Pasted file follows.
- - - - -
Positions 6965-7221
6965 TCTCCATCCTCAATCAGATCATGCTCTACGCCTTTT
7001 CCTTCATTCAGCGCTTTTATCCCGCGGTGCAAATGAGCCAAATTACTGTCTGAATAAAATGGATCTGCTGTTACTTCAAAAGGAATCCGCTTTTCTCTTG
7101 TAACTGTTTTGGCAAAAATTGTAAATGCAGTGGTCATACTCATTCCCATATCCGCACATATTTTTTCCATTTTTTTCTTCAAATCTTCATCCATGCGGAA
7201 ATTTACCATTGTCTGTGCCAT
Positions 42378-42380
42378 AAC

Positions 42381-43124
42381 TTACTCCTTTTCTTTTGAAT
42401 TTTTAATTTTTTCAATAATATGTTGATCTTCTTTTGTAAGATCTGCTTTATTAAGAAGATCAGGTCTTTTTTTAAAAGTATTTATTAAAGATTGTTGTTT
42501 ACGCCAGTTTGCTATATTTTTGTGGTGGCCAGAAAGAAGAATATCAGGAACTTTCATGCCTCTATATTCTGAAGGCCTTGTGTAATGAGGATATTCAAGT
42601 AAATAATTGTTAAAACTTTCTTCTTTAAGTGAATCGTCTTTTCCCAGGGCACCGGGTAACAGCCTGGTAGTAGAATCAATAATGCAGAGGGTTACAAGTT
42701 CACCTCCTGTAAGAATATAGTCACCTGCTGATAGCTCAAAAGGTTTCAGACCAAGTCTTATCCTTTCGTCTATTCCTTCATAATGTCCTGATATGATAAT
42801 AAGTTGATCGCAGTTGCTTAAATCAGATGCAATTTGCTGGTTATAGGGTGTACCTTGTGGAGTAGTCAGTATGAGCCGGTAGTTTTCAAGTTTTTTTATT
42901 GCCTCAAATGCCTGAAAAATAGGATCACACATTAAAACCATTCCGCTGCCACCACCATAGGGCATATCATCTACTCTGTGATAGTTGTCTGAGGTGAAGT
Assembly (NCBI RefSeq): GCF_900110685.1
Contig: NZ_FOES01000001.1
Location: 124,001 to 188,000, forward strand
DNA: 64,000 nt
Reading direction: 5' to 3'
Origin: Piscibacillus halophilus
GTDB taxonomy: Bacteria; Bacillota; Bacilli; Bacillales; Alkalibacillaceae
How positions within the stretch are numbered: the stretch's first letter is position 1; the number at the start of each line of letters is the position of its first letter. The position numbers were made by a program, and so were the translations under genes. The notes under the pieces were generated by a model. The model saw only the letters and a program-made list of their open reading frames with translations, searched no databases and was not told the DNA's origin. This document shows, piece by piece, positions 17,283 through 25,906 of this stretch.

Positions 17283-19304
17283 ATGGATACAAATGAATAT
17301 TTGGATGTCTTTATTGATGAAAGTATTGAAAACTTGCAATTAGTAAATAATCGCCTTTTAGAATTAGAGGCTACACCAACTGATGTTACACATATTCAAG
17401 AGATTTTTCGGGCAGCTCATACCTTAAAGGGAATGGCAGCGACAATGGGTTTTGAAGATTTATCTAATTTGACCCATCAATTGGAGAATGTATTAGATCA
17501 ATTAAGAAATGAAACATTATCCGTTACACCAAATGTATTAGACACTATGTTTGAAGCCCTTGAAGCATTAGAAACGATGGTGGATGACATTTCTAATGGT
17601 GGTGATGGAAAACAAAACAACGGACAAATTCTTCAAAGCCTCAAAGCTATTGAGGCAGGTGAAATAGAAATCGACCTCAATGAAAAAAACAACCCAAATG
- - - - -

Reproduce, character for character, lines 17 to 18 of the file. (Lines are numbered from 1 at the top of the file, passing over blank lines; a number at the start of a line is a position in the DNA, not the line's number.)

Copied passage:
Contig: NZ_FOES01000001.1
Location: 124,001 to 188,000, forward strand